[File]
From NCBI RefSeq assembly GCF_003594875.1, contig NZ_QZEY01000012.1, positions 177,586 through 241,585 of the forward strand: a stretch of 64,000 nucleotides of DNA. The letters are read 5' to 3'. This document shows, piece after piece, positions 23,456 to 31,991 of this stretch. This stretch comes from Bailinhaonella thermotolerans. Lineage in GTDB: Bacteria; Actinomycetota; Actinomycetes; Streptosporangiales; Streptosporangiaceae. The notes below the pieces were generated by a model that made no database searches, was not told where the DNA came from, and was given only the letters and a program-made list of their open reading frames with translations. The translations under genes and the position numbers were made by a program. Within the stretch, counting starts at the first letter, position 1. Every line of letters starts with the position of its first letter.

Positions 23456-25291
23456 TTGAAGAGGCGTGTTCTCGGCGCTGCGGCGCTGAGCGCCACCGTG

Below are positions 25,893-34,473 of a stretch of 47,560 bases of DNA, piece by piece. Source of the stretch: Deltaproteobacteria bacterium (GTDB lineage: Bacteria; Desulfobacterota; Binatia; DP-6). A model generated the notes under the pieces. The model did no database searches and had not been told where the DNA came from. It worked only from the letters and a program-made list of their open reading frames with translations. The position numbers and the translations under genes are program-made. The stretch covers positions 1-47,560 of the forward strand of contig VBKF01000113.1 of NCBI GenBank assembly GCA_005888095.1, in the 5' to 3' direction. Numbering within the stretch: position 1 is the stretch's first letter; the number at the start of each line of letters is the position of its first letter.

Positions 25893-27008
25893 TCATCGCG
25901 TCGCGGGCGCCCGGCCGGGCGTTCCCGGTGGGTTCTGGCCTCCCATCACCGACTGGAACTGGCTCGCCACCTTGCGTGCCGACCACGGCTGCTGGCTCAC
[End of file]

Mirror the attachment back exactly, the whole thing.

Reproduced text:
From NCBI RefSeq assembly GCF_003594875.1, contig NZ_QZEY01000012.1, positions 177,586 through 241,585 of the forward strand: a stretch of 64,000 nucleotides of DNA. The letters are read 5' to 3'. This document shows, piece after piece, positions 23,456 to 31,991 of this stretch. This stretch comes from Bailinhaonella thermotolerans. Lineage in GTDB: Bacteria; Actinomycetota; Actinomycetes; Streptosporangiales; Streptosporangiaceae. The notes below the pieces were generated by a model that made no database searches, was not told where the DNA came from, and was given only the letters and a program-made list of their open reading frames with translations. The translations under genes and the position numbers were made by a program. Within the stretch, counting starts at the first letter, position 1. Every line of letters starts with the position of its first letter.

Positions 23456-25291
23456 TTGAAGAGGCGTGTTCTCGGCGCTGCGGCGCTGAGCGCCACCGTG

Below are positions 25,893-34,473 of a stretch of 47,560 bases of DNA, piece by piece. Source of the stretch: Deltaproteobacteria bacterium (GTDB lineage: Bacteria; Desulfobacterota; Binatia; DP-6). A model generated the notes under the pieces. The model did no database searches and had not been told where the DNA came from. It worked only from the letters and a program-made list of their open reading frames with translations. The position numbers and the translations under genes are program-made. The stretch covers positions 1-47,560 of the forward strand of contig VBKF01000113.1 of NCBI GenBank assembly GCA_005888095.1, in the 5' to 3' direction. Numbering within the stretch: position 1 is the stretch's first letter; the number at the start of each line of letters is the position of its first letter.

Positions 25893-27008
25893 TCATCGCG
25901 TCGCGGGCGCCCGGCCGGGCGTTCCCGGTGGGTTCTGGCCTCCCATCACCGACTGGAACTGGCTCGCCACCTTGCGTGCCGACCACGGCTGCTGGCTCAC